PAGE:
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‘Politically, they had to do that’

Independent presidential candidate Robert F. Kennedy Jr. defended his father’s decision while US attorney general to wiretap civil rights leader Martin Luther King Jr., describing the move as a “political” calculation.

The longshot 2024 candidate told Politico during a campaign stop in Atlanta on the eve of Martin Luther King Jr. Day that “there was good reason” for Robert F. Kennedy to authorize FBI Director J. Edgar Hoover’s wiretap.

“J. Edgar Hoover was out to destroy Martin Luther King and the civil rights movement and Hoover said to them that Martin Luther King’s chief was a Communist,” Kennedy Jr., 69, told the outlet.

“My father gave permission to Hoover to wiretap them so he could prove that his suspicions about King were either right or wrong,” he added. “I think, politically, they had to do it.”

Independent presidential candidate Robert F. Kennedy Jr. defended his father’s decision as US attorney general to wiretap civil rights leader Martin Luther King Jr. in the 1960s. ERIK S LESSER/EPA-EFE/Shutterstock
The longshot 2024 candidate during a campaign stop in Atlanta on the eve of Martin Luther King Jr. Day told Politico that “there was good reason” for Robert F. Kennedy to let the FBI wiretap the preacher. AP

The remarks clash with the environmental lawyer and vaccine skeptic’s effort to cast himself as an unflinching champion of Americans’ civil liberties — and critic of federal intelligence agencies who abuse their authority.

RFK Jr. has previously said the CIA was behind the assassination of his uncle, former President John F. Kennedy, and argued that the man convicted of murdering his father, Palestinian terrorist Sirhan Sirhan, is innocent and should be paroled.

Last May, Kennedy Jr. told Fox News host Sean Hannity that the Warren Commission, which investigated the 35th president’s assassination on the orders of his successor, Lyndon Johnson, covered up key evidence.

“My father gave permission to Hoover to wiretap them so he could prove that his suspicions about King were either right or wrong,” Kennedy Jr. said. “I think, politically, they had to do it.” Bettmann/CORBIS

“When Congress, 10 years later, investigated the crime with much more evidence than the Warren Commission had at its disposal, Congress found that, yeah, it was a plot. It was a conspiracy [and] there were multiple people involved,” RFK Jr. said at the time.

In June 2018, the younger Kennedy told the Washington Post that he visited Sirhan in prison after reviewing police and autopsy reports of his father’s assassination and speaking with several witnesses, saying he was “disturbed by what I had seen.” 

“I was disturbed that the wrong person might have been convicted of killing my father,” he said at the time. “My father was the chief law-enforcement officer in this country. I think it would have disturbed him if somebody was put in jail for a crime they didn’t commit.”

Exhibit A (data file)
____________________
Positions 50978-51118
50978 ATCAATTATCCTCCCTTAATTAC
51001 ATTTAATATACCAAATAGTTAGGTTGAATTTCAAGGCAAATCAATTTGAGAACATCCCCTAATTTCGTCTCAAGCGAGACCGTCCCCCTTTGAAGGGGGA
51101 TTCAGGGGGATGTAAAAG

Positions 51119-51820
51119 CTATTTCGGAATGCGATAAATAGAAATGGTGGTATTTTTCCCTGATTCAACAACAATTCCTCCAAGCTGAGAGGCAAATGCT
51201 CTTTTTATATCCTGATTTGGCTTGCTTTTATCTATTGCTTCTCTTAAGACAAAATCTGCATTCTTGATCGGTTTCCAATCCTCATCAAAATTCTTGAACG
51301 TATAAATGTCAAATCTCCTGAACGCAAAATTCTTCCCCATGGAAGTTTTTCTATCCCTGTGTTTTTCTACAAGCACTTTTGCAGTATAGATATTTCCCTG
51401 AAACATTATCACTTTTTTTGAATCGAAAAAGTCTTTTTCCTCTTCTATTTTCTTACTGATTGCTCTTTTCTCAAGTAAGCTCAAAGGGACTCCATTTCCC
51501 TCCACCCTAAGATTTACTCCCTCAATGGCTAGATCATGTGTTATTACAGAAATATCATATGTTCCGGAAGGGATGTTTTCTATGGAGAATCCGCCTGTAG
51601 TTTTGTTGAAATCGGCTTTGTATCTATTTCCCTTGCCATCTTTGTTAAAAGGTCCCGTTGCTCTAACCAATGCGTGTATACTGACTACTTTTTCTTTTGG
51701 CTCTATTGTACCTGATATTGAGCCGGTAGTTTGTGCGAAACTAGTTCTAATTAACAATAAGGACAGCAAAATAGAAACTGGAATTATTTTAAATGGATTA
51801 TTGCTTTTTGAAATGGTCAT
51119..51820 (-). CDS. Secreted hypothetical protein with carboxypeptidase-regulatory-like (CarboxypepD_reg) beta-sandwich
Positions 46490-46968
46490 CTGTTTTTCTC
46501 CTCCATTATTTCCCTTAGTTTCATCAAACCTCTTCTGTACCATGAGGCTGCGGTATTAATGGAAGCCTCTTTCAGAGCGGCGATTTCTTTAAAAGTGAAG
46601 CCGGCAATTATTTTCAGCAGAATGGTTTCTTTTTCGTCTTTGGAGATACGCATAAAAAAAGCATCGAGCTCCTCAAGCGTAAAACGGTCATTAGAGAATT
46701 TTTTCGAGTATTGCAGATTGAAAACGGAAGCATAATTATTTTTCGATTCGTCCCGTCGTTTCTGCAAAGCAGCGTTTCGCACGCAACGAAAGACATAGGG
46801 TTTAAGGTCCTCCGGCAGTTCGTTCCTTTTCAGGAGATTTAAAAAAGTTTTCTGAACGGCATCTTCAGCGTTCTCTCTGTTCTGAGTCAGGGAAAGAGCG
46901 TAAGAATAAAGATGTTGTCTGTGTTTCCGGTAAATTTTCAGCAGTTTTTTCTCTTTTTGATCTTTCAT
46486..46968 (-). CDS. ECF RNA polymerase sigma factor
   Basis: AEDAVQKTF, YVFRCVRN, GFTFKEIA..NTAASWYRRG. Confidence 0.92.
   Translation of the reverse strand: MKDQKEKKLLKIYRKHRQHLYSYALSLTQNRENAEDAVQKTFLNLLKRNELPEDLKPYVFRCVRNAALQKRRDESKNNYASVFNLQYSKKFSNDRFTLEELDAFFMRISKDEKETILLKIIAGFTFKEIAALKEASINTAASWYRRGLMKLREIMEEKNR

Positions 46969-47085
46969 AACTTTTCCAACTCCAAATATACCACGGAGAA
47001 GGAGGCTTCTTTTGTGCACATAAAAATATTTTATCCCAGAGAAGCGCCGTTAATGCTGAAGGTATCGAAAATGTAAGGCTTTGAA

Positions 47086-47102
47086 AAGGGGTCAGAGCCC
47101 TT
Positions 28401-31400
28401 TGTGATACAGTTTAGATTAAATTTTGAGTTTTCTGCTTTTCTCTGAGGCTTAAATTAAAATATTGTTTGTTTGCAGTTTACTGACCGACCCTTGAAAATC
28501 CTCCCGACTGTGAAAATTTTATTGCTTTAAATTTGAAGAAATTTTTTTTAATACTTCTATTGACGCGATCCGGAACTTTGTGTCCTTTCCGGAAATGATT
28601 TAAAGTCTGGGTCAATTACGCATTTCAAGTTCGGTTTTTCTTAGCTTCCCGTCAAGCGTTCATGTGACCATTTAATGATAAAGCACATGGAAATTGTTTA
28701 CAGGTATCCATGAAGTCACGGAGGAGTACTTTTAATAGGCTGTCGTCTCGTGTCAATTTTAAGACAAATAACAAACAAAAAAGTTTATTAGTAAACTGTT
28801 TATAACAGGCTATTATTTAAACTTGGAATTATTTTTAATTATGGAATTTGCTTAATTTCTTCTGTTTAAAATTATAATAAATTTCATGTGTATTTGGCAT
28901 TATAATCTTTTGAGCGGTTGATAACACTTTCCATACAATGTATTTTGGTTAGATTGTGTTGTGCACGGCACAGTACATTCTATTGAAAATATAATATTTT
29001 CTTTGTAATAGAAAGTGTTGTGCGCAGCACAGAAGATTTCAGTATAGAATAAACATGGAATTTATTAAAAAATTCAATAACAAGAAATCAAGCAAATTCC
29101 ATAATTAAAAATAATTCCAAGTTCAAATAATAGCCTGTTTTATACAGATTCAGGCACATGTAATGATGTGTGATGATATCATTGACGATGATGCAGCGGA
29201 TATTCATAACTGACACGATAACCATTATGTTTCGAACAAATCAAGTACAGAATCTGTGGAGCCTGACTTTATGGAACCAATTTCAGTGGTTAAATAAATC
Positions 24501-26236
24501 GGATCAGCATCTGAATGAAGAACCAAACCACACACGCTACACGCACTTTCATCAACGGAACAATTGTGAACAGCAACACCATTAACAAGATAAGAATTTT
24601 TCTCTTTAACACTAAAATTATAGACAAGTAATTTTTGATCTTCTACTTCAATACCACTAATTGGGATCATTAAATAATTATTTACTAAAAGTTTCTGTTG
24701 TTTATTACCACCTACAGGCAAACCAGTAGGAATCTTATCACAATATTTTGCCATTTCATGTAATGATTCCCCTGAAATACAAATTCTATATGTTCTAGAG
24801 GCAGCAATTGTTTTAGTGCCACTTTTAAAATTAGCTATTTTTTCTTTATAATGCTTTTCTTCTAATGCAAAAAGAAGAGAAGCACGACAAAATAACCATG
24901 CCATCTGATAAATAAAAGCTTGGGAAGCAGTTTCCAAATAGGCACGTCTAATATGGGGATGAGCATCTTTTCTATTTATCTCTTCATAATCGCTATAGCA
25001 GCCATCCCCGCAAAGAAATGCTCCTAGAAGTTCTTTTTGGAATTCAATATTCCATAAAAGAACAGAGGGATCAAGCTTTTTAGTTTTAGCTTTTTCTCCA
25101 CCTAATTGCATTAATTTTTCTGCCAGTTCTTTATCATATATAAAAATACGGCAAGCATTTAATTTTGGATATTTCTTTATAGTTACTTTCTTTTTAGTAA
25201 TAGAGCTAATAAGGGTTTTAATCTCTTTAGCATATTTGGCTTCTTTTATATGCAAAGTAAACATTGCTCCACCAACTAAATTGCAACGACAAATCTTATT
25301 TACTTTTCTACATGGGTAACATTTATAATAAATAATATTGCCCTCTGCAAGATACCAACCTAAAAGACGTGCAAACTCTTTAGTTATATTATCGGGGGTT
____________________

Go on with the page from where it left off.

Under the Kennedy and Johnson administrations, Hoover’s FBI targeted Martin Luther King Jr. through its domestic counterintelligence program but was unable to substantiate communist ties. Everett/Shutterstock

John F. Kennedy was shot and killed while driving through Dallas in the presidential motorcade on Nov. 22, 1963, while Martin Luther King Jr. was murdered by James Earl Ray on the balcony of the Lorraine Motel in Memphis, Tenn. on April 4, 1968.

Two months and one day later, on June 5, 1968, Robert F. Kennedy — then a senator from New York — was gunned down at the Ambassador Hotel in Los Angeles after claiming victory in California’s Democratic presidential primary.

Under the Kennedy and Johnson administrations, Hoover’s FBI targeted Martin Luther King Jr. through its domestic counterintelligence program (COINTELPRO) but was unable to substantiate any communist ties.

Robert F. Kennedy was gunned down at the Ambassador Hotel in Los Angeles following a campaign speech in June 1968 during his run for the presidency. AP

While acknowledging that Hoover was “a racist” and likely would have gotten the ax if JFK had won re-election in 1964, Kennedy Jr. expressed less suspicion about the motives of the FBI eavesdropping on MLK Jr.

At the time of the Baptist minister’s ascent, the Kennedy administration was “making big bets on King, particularly in organizing the March on Washington,” RFK Jr. also told Politico.

“They were betting not only the civil rights movement but their own careers. And they knew that Hoover was out to ruin King,” he said, pointing out that the man of the cloth associated with several former Communists.

A November New York Times poll showed Kennedy Jr. roughly 10 percentage points behind Trump and President Biden in a hypothetical three-way race for six battleground states. AP

Kennedy Jr. added that he believed his uncle privately informed Martin Luther King Jr. about the FBI’s wiretaps.

He headlined his Sunday campaign event alongside Angela Stanton-King, an ex-GOP congressional candidate in Georgia who received a pardon from former President Donald Trump in February 2020 but now works for the Kennedy Jr. campaign.

A November New York Times poll showed Kennedy roughly 10 percentage points behind Trump and President Biden in a hypothetical three-way race for six battleground states.

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Written by SaleemBaloch

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